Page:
Virtual International Authority File
The Virtual International Authority File is an international authority file. It is a joint project of several national libraries and operated by the Online Computer Library Center. Discussion about having a common international authority started in the late 1990s. After a series of failed attempts to come up with a unique common authority file, the new idea was to link existing national authorities; this would present all the benefits of a common file without requiring a large investment of time and expense in the process. The project was initiated by the US Library of Congress, the German National Library and the OCLC on August 6, 2003; the Bibliothèque nationale de France joined the project on October 5, 2007. The project transitioned to being a service of the OCLC on April 4, 2012; the aim is to link the national authority files to a single virtual authority file. In this file, identical records from the different data sets are linked together. A VIAF record receives a standard data number, contains the primary "see" and "see also" records from the original records, refers to the original authority records.
The data are available for research and data exchange and sharing. Reciprocal updating uses the Open Archives Initiative Protocol for Metadata Harvesting protocol; the file numbers are being added to Wikipedia biographical articles and are incorporated into Wikidata. VIAF's clustering algorithm is run every month; as more data are added from participating libraries, clusters of authority records may coalesce or split, leading to some fluctuation in the VIAF identifier of certain authority records. Authority control Faceted Application of Subject Terminology Integrated Authority File International Standard Authority Data Number International Standard Name Identifier Wikipedia's authority control template for articles Official website VIAF at OCLC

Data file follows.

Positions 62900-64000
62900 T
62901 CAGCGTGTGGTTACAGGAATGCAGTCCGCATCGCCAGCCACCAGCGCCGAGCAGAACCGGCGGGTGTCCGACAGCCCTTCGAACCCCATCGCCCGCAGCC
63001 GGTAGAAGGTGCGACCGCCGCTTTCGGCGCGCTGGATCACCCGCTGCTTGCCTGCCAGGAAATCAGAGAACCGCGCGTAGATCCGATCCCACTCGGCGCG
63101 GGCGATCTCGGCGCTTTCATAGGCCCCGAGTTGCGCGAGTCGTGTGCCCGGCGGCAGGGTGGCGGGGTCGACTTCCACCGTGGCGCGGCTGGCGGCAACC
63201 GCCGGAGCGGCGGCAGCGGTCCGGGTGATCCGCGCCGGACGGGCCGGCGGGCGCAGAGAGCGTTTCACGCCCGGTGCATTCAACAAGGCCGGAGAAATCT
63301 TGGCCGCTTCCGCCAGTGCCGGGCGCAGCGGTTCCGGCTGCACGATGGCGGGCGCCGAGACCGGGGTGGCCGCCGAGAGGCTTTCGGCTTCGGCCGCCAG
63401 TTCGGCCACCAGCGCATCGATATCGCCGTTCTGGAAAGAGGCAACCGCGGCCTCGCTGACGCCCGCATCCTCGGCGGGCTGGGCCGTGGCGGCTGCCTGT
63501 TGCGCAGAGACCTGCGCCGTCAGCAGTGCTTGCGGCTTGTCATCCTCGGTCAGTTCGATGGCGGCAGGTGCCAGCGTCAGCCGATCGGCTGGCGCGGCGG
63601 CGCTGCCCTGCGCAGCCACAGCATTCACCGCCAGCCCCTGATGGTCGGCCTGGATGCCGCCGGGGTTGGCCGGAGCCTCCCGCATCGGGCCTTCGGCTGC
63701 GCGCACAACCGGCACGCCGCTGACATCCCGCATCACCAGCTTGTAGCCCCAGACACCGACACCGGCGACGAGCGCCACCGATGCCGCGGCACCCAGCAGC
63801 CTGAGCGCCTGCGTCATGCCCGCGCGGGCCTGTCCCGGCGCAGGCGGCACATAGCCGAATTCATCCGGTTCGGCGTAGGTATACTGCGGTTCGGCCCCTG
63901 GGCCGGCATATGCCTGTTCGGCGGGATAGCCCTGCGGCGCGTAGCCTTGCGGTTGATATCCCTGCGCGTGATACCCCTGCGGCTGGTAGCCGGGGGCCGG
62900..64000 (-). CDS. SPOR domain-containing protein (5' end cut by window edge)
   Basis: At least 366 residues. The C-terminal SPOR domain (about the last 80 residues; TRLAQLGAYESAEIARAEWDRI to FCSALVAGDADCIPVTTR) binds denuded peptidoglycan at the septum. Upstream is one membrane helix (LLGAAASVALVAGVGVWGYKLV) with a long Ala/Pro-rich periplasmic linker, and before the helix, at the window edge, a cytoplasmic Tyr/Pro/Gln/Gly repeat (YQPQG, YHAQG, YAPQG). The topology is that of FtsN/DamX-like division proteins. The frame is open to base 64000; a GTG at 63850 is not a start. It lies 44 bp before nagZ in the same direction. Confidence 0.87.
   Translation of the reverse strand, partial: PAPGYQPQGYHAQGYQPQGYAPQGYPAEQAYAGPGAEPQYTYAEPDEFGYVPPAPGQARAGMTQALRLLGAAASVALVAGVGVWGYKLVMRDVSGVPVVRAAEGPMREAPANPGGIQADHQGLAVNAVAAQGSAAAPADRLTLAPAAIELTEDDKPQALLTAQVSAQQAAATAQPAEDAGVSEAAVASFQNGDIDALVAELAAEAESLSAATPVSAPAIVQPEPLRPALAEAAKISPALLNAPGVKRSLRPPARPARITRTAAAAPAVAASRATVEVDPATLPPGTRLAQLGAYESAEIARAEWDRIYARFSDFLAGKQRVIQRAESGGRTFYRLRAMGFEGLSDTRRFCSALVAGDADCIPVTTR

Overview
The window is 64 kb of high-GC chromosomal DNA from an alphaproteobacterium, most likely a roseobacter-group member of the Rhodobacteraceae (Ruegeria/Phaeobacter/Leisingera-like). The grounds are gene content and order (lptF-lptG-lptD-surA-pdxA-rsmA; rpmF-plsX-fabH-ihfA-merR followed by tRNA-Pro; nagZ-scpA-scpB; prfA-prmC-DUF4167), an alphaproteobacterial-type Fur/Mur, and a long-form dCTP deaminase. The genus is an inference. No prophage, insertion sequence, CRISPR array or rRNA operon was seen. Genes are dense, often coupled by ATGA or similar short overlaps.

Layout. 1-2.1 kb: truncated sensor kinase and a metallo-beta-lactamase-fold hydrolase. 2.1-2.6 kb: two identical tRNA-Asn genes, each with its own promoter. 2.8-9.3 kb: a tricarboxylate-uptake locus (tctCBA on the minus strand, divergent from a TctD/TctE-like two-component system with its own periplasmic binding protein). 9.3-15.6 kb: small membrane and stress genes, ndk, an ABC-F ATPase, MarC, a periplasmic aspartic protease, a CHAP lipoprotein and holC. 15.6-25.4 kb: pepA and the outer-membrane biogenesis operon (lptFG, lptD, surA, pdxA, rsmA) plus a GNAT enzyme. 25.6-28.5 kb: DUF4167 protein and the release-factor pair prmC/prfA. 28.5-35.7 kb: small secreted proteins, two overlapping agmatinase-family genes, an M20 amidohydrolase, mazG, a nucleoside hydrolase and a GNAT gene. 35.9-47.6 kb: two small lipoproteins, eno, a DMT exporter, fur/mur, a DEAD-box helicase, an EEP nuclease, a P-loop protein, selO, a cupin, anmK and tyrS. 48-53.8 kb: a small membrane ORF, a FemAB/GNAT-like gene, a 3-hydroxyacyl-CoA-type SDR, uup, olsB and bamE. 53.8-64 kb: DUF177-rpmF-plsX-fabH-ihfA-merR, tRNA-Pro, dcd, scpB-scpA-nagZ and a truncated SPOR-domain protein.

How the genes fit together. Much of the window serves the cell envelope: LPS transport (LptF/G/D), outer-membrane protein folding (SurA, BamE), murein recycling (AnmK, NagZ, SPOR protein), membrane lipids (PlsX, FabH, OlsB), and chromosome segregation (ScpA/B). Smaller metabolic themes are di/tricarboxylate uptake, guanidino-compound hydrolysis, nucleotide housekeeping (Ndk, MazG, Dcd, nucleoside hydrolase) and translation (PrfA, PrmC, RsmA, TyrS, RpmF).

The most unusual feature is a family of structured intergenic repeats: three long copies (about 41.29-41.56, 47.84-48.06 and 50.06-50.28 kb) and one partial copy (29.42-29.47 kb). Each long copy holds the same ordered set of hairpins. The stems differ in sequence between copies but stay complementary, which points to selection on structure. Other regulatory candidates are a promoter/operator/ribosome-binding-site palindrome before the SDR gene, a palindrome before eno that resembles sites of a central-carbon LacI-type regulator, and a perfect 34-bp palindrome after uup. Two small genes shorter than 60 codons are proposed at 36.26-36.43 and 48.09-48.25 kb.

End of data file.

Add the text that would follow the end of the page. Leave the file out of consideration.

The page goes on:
The British Library is the national library of the United Kingdom and the largest national library in the world by number of items catalogued. It is estimated to contain 150–200 million+ items from many countries; as a legal deposit library, the British Library receives copies of all books produced in the United Kingdom and Ireland, including a significant proportion of overseas titles distributed in the UK. The Library is a non-departmental public body sponsored by the Department for Culture and Sport; the British Library is a major research library, with items in many languages and in many formats, both print and digital: books, journals, magazines and music recordings, play-scripts, databases, stamps, drawings. The Library's collections include around 14 million books, along with substantial holdings of manuscripts and historical items dating back as far as 2000 BC. In addition to receiving a copy of every publication produced in the UK and Ireland, the Library has a programme for content acquisitions.
The Library adds some three million items every year occupying 9.6 kilometres of new shelf space. There is space in the library for over 1,200 readers. Prior to 1973, the Library was part of the British Museum; the British Library Act 1972 detached the library department from the museum, but it continued to host the now separated British Library in the same Reading Room and building as the museum until 1997. The Library is now located in a purpose-built building on the north side of Euston Road in St Pancras and has a document storage centre and reading room near Boston Spa, near Wetherby in West Yorkshire; the Euston Road building is classified as a Grade I listed building "of exceptional interest" for its architecture and history. The British Library was created on 1 July 1973 as a result of the British Library Act 1972. Prior to this, the national library was part of the British Museum, which provided the bulk of the holdings of the new library, alongside smaller organisations which were folded in.